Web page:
-A new Bloomberg Businessweek investigation, by Cam Simpson and Jesse Westbrook, on the hedge fund that helped fund Robert Mugabe, the notorious president of Zimbabwe.
Photo: sokwanele, Flickr
Anyone who reveals what he’s learned, Chris told me, is not by his definition a true hermit. Chris had come around on the idea of himself as a hermit, and eventually embraced it. When I mentioned Thoreau, who spent two years at Walden, Chris dismissed him with a single word: “dilettante.”
True hermits, according to Chris, do not write books, do not have friends, and do not answer questions. I asked why he didn’t at least keep a journal in the woods. Chris scoffed. “I expected to die out there. Who would read my journal? You? I’d rather take it to my grave.” The only reason he was talking to me now, he said, is because he was locked in jail and needed practice interacting with others.
“But you must have thought about things,” I said. “About your life, about the human condition.”
Chris became surprisingly introspective. “I did examine myself,” he said. “Solitude did increase my perception. But here’s the tricky thing—when I applied my increased perception to myself, I lost my identity. With no audience, no one to perform for, I was just there. There was no need to define myself; I became irrelevant. The moon was the minute hand, the seasons the hour hand. I didn’t even have a name. I never felt lonely. To put it romantically: I was completely free.”
-Michael Finkel, in GQ, meets the man known as the North Pond Hermit. Christopher Thomas Knight lived in a secret camp in the woods of Central Maine, stealing food and supplies from nearby homes.
Photo: WCSH 6
Robert Smigel, writer: It wasn’t until my last season that the network refused to air a “TV Funhouse.” It was a live-action one that was meant to be about racism and profiling, an airline-safety video with multilingual narration, and whenever you heard a different language, they would cut to people of that nationality. First, typical white Americans, then a Latino family, then a Japanese family, all being instructed about seat belts, overhead compartments, et cetera. Then it cuts to an Arab man, and the narrator says, in Arabic, “During the flight, please do not blow up the airplane. The United States is actually a humanitarian nation that is rooted in the concept of freedom,” and so on. … When the standards people freaked, Lorne fought them. Standards pushed back hard. They even got someone at NBC human resources to condemn it. … Lorne said, “I have a plan.” Obama was doing a cameo in the cold open. Lorne told me he would show my sketch to Obama. “If Obama thinks it’s OK, they won’t be able to argue it.” I thought it was a brilliant idea, except why would Obama ever give this thing his blessing? What if word got out? “Hey, everybody, that guy over there said it was cool. The one running for president of the country.” But I loved Lorne for caring this much and being willing to go that far to get this thing on TV.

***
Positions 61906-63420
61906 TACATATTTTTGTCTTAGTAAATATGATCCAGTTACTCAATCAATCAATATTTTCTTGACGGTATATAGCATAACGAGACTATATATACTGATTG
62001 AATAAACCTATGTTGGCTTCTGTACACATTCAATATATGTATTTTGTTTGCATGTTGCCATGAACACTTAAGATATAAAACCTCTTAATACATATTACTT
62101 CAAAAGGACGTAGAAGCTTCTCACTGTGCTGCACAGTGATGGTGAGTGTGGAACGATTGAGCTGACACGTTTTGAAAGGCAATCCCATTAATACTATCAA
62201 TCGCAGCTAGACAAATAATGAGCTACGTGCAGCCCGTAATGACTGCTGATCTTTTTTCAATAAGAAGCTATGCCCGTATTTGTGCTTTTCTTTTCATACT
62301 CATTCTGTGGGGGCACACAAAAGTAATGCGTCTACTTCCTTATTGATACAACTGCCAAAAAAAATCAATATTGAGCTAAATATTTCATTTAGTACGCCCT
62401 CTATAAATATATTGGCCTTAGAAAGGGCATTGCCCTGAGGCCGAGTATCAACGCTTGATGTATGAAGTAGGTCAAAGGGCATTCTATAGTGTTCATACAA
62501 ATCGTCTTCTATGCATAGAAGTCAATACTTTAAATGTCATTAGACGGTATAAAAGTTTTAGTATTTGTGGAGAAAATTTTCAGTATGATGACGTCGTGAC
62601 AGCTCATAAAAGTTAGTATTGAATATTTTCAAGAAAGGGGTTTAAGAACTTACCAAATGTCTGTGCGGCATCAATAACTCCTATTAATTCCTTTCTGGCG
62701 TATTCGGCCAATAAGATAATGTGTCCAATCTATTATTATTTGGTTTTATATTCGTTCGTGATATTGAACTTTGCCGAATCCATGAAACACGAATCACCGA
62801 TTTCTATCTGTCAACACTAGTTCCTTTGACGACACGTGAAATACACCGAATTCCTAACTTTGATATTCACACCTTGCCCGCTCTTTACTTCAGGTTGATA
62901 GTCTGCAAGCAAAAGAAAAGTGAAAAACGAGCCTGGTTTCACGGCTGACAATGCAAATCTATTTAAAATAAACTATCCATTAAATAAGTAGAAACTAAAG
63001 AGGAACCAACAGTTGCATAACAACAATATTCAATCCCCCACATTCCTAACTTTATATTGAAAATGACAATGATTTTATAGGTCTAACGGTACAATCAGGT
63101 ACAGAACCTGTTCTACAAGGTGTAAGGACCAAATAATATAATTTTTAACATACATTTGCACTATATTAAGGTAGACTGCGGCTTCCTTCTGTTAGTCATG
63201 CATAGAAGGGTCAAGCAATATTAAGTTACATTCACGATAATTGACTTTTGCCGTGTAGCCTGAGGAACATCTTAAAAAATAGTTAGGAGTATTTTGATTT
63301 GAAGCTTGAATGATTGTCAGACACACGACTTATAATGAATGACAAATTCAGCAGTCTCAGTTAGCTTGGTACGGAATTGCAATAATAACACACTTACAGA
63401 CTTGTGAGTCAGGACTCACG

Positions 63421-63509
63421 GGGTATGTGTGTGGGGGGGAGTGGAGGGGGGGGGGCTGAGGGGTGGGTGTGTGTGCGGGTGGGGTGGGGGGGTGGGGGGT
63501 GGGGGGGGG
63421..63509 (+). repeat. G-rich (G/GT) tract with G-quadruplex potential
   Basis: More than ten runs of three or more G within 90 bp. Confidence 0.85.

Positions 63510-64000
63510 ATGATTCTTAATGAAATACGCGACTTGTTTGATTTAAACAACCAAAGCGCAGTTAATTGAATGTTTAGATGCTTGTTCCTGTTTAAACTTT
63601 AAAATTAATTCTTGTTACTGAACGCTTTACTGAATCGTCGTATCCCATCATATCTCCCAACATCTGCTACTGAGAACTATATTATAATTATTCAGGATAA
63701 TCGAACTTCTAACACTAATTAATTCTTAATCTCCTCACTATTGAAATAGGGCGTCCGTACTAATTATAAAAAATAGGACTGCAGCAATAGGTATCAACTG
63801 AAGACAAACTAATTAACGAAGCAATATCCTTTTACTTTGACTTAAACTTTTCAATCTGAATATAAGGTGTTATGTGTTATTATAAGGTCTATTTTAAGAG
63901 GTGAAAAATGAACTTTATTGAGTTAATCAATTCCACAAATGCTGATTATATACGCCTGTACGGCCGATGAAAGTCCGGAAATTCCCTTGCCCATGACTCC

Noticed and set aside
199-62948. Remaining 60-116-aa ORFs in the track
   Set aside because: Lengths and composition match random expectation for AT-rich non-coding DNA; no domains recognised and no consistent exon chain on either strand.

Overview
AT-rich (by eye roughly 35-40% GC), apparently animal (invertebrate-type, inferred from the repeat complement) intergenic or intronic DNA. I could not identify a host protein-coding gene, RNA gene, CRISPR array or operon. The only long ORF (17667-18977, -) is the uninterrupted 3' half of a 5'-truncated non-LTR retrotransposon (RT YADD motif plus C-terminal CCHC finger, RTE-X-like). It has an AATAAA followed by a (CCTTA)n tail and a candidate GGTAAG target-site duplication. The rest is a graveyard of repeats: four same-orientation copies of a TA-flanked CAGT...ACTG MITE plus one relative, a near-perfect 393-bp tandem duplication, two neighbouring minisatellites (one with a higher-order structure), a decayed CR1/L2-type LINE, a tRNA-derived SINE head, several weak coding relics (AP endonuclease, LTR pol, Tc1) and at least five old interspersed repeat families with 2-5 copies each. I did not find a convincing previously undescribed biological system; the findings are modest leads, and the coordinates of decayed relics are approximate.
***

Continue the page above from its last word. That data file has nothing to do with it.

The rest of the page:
Michaels: Obama said, “It’s funny, but no, I don’t think so.”
-From the newly expanded oral history of Saturday Night Live, by James Andrew Miller and Tom Shales.
Syria is the most dangerous place in the world for journalists. In the last three years at least 60 of them have been killed while covering the conflict there, according to the Committee to Protect Journalists. Missing from the statistics is anything about the kind of journalist who goes to Syria and why. After the death of Marie Colvin, in a blizzard of Syrian Army shells in Homs in February 2012, much of the Western media drew back from covering the country. Meanwhile, a lightly resourced, laughably paid, almost wholly uninsured cadre of freelancers, often armed with little more than a notebook and a mobile phone, infiltrated Syria anyway. A few were crazy narcissists or war-zone tourists, but most were serious reporters. Four-fifths of all journalists working in Syria, according to one estimate, are freelance and answering to no one but themselves.
-James Harkin, in May’s Vanity Fair, on the disappearance of journalists Austin Tice and Jim Foley, and the dangers that freelance reporters face. A video surfaced Tuesday in which Foley allegedly was killed by members of the militant group ISIS.